The B.C. Prosecution Service has proceeded to press criminal contempt charges against four more protesters who allegedly defied an injunction passed in 2018 that protects the construction of a liquefied natural gas pipeline in northern B.C.
The ruling by Crown prosecutor Tyler Bauman at the B.C. Supreme Court on July 7 brought the total number of people facing criminal contempt charges for their role in blocking access to the Coastal GasLink pipeline to 19.
The Crown had prosecuted 15 others on June 1. Crown lawyer Trevor Shaw told Supreme Court Justice Marguerite Church at the time that prosecutors needed another four weeks to decide whether to charge 10 additional protesters with criminal contempt related to the blockades and actions last fall opposing the pipeline, reported the CBC.
In total, 27 people were arrested over a period of six days between September 2021 and November 2021, two of whom the Crown decided not to charge due to evidentiary reasons.
If completed, the 670-kilometre pipeline would transport natural gas from Dawson Creek in northeastern B.C. to Kitimat on the Pacific coast. Almost all of the route has been cleared and nearly one-third of the pipeline has already been installed.
The pipeline has the support of 20 elected First Nation governments along the route, including the elected governments of the Wet’suwet’en Nation and Haisla Nation. But it’s opposed by the Wet’suwet’en hereditary chiefs and environmental activists, whose protests against the pipeline spread to other parts of the country in early 2020, in many cases with protesters setting up blockades on railroads.
In December 2018, Coastal GasLink obtained an interim injunction issued by Church that would allow its employees safe access and construction of the project. However, the move did not deter “numerous violations” of the injunction “from individuals who have engaged in escalating disruptive and dangerous actions” ever since, according to the company in a press release on July 7.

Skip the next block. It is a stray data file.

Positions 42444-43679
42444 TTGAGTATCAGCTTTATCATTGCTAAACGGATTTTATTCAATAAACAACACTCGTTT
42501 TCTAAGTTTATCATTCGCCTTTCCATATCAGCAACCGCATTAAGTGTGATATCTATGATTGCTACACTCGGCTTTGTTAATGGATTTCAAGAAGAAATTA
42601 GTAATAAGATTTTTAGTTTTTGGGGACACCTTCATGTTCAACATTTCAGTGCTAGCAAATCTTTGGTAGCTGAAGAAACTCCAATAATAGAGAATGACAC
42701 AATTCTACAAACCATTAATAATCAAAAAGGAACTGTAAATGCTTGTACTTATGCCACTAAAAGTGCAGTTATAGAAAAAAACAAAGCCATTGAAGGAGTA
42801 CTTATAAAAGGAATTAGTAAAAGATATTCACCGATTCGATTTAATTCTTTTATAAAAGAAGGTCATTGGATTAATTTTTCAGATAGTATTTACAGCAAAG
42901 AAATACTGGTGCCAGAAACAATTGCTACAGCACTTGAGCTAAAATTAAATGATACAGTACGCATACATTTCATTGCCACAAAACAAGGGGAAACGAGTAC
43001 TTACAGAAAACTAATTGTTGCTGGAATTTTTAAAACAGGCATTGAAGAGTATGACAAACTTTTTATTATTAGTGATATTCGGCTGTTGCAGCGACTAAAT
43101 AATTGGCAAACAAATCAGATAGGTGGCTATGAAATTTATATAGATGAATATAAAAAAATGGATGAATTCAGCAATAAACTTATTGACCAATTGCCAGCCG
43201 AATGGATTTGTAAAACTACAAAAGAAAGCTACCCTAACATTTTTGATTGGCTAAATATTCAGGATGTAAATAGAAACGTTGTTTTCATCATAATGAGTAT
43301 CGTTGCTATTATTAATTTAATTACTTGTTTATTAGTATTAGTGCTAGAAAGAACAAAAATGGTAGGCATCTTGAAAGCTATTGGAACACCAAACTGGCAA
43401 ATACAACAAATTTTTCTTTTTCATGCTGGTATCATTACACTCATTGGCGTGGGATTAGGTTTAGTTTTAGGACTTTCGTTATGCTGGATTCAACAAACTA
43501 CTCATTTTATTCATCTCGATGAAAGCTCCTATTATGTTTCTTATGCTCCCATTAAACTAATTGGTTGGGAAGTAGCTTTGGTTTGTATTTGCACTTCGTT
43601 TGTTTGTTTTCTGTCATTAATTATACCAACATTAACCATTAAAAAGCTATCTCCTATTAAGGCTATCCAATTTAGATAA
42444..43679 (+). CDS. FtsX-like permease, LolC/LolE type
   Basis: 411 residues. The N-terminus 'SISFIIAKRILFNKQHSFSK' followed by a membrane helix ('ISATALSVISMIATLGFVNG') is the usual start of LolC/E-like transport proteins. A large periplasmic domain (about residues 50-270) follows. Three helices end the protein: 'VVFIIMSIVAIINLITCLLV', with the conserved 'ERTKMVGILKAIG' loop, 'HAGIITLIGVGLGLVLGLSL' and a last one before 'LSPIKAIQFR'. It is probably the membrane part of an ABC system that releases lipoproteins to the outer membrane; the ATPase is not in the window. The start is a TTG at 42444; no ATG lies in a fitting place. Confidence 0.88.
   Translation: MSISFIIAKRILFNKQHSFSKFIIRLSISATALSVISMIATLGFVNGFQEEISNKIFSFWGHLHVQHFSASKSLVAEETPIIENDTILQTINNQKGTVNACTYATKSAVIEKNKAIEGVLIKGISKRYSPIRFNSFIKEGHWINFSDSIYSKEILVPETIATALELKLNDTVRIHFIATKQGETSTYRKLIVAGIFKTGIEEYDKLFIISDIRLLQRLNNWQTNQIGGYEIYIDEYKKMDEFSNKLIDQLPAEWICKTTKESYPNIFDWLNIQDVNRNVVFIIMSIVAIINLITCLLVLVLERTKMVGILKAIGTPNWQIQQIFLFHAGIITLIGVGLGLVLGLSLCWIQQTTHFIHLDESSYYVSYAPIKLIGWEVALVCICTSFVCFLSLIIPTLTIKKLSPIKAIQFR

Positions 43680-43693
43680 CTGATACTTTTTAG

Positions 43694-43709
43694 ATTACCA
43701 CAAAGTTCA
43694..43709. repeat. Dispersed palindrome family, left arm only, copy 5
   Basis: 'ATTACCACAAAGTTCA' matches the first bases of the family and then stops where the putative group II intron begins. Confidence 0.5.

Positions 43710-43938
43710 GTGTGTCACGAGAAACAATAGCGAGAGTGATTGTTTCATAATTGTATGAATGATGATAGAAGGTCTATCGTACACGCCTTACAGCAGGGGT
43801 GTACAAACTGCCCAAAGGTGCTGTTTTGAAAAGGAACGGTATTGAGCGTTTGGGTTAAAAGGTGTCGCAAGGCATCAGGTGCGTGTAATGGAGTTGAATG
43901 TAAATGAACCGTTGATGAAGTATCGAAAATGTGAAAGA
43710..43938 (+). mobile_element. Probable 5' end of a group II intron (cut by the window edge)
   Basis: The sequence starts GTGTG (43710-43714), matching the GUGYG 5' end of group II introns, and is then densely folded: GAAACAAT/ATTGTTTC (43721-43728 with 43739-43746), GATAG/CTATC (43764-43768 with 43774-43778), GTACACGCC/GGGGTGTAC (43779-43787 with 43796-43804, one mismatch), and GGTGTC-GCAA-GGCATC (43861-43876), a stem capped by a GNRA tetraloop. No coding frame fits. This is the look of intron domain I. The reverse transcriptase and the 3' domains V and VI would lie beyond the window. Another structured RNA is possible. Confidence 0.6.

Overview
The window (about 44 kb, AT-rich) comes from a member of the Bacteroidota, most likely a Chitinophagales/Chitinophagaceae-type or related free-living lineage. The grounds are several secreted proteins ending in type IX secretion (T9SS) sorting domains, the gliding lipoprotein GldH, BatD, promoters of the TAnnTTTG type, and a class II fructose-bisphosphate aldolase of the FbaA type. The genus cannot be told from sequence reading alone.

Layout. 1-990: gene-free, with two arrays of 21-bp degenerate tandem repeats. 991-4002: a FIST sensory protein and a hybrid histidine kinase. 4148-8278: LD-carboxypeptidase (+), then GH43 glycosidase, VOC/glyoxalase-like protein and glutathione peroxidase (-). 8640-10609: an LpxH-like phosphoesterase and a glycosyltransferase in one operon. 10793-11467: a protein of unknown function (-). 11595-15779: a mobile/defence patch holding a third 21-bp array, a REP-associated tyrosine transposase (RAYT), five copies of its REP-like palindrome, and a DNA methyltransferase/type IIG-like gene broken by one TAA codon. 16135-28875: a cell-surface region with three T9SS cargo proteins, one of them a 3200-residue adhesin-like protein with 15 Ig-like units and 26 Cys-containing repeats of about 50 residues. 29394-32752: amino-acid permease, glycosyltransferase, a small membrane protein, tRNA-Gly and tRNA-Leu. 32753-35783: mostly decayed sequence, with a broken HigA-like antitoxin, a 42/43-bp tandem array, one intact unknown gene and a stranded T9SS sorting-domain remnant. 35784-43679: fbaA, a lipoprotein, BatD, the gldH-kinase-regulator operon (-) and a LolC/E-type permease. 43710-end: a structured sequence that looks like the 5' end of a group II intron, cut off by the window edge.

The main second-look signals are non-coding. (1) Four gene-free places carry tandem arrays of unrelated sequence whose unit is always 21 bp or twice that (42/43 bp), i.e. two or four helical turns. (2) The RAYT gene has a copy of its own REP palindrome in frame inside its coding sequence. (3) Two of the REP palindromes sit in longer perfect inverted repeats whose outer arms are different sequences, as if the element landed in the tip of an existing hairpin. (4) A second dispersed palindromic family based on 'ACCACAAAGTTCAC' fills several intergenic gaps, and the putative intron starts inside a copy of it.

Members of the Gidimt’en Clan have responded to the injunction by setting up an occupation 44 kilometres down the Morice Forest Service Road, which provides access to the pipeline.
In a ruling related to the interim injunction, Church noted that Wickham has been a strong opponent of the pipeline project.
“One of the individuals who identifies with the KM 44 Blockade, Molly Wickham, has made public statements indicating that their occupation of the land is for the purpose of preventing [Coastal GasLink] from completing the work necessary to obtain permits and authorizations and to ultimately prevent the Pipeline Project from being constructed,” she wrote in her ruling in January 2020.
In February, the RCMP said about 20 protesters, some armed with axes, attacked Coastal GasLink security guards and smashed their vehicle windows.
During the court appearance on July 7, there were five other protesters who also learned they will not face criminal charges for their arrest on Nov. 19, 2021. Bauman said the decision not to press charges against them came down to how the RCMP read the injunction to them that day.
“The script read by the RCMP was limited to road blocking and did not include the broader language of the injunction, which is significant because of this court’s decision in Teal Cedar Products Ltd. v. Rainforest Flying Squad,” Bauman said.
“The actions of the defendants did not involve blocking the roadway, even if they may otherwise have been in breach of the injunction.”
Bauman said while the five would not likely fall under criminal contempt charges, Coastal GasLink could consider bringing civil court cases against them.
The next court appearance is scheduled for July 28, at which Coastal GasLink can decide whether or not to pursue legal actions against them. As for the four who learned of their charges, the Crown will announce their sentencing then.